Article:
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No Nation, No Election – Abdulsalami

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Former military head of state, Gen Abdulsalami Abubakar yesterday said there cannot be an election if there is no nation, urging politicians to conduct themselves in a peaceful manner in this year’s general elections starting from next week.

Abdulsalami, who said African countries are usually tension soaked because of the very cut-throat competition involved during elections, warned that electoral tension that affected national security and development in Kenya, Cote d’ Ivoire and the Gambia should not be repeated.

Speaking at a one-day conference on ‘peaceful elections and National Development organised by Goodluck Jonathan Foundation (GJF) at the Transcorp Hilton Abuja, Abdulsalami said Nigeria is not a stranger to electoral violence.

“African countries are usually tension soaked because of the very cutthroat competition involved,” Abdulsalami said referring to the election conduct.

“Africa indeed is a hot bed of election controversies. In African countries like Kenya, Cote d’ Ivoire and the Gambia, we have seen the serious implications of electoral tension to national security and development.

“Nigeria is not a stranger to electoral violence.  This country has historically had its fair share of election violence. Some of the violence even dates back to pre-independence era and Nigerians have witnessed the destruction that took place and retarded development.

“General elections where the doom sayers were predicting the balkanisation of Nigeria,but thank God through the action of Nigerians and the then President Goodluck Ebele Jonathan;, they were proved wrong because this gentleman kept his word that his presidency is not worth the blood of any Nigerian and he graciously conceded defeat at that election,” Abdulsalami said.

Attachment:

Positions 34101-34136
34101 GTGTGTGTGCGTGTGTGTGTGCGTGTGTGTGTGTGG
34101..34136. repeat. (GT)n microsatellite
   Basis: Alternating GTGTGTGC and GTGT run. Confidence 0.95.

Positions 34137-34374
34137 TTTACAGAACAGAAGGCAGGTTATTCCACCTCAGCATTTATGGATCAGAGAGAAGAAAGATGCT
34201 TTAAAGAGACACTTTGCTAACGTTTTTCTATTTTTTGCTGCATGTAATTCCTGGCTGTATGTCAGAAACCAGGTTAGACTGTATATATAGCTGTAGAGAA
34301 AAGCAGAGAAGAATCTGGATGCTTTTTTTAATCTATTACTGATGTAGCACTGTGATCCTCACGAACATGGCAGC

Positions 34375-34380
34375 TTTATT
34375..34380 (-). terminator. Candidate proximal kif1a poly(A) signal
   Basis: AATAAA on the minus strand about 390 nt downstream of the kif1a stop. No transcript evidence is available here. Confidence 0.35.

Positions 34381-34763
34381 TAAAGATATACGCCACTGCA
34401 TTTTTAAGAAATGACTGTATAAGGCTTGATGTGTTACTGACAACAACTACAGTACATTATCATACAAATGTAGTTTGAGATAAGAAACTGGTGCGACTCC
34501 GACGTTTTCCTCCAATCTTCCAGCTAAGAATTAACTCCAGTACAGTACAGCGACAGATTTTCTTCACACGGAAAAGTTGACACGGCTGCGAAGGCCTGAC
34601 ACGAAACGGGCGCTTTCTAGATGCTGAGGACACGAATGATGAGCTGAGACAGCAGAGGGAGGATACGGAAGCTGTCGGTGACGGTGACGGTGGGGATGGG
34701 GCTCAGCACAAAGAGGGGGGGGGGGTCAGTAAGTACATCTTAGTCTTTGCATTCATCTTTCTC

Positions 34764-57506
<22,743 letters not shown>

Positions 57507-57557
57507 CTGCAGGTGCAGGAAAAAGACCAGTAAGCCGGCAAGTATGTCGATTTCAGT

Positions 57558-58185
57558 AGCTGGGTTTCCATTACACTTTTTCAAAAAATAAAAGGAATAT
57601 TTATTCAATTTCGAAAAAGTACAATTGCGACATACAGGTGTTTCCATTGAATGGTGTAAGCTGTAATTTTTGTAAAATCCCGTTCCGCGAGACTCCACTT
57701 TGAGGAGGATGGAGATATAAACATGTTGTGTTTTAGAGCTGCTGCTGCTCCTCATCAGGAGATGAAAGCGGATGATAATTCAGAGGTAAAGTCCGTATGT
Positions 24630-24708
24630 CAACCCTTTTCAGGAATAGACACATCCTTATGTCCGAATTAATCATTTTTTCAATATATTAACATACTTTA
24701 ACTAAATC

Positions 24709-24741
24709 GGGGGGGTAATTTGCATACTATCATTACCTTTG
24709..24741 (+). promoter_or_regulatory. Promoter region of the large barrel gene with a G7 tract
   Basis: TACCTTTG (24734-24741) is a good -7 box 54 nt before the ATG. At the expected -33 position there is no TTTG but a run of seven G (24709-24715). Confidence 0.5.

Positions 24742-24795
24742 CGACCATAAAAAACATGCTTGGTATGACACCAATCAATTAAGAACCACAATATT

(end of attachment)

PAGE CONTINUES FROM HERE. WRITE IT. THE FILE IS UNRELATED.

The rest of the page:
The former head of state who on behalf of all Nigerians, thanked former President Goodluck Jonathan for saving the country from falling into political crisis, added that his action further strengthen the growth of democracy not only in Nigeria but in Africa and indeed the world.

“All Nigerians and indeed the whole world are praying that the election will be peaceful. As we all know, peace is absolutely necessary for the survival of a nation because without peace their will be no nation, without a nation there wouldn’t be any election,” Abdulsalami said.

The immediate past Nigeria’s president who is also the founder/chairman, GJF, Goodluck Ebele Jonathan, who spoke extensively on the need for African leaders to be responsive, added that there is a strong nexus between the struggle for power and national development.

“There is a vicious cycle in Africa where the struggle for political power leads to conflicts that bring up poor governance and creates hardship which fuels the struggle for change of leadership, thus creating further conflicts and poor leadership.

“It is my considered view that, as African leaders, we must change our approach and disposition towards stewardship. We must get to the stage where we should be more interested in developing our people, rather than ruling or just governing them,” the former president said.

According to him, a development-minded leader is visionary and selfless adding that he or she does not seek power at all cost and will not wield it for its own sake.

“The ten most developed nations on this earth are those countries that experience the least conflicts while the ten least developed countries, many of them here in Africa, are the ones wallowing in the worst form of conflicts,” Jonathan said while stressing the need for politicians to pursue people oriented interests.

“The lesson in this existential reality is that any leader who is committed to the development of his country will do everything to save it from turmoil and conflicts,” he added.

On his part, the Catholic Bishop of Sokoto Diocese, Matthew Hassan Kukah said peace is absolutely necessary for the survival of the nation.

Kukah who presented a paper entitled: “Electoral Violence In Nigeria; Causes, Consequences and Options for Preventing Them,” suggested that inter-tribal marriages will curb the menace.

He condemned the way and manner politicians treat those they claimed’ to be representing.

“Voters must not leave their fate in the hands of politicians. Leaders should be interrogated. Only common solidarity can save the country from electoral violence,” he said.

Also speaking, a former president of Liberia, Prof Amos Sawyer, noted that faults in the electoral law should be the most reason why the electoral umpire should be more transparent.

“The election processes are new, and there are bound to be glitches, which need to be treated with transparency,” Sowyer said, adding that the importance of peace to national development cannot be overemphasized.

“Nigeria has a track record of conducting peaceful elections from 1999. I have continued to show that there can be life after office, a life that is productive and impacts humanity,” the former president added.


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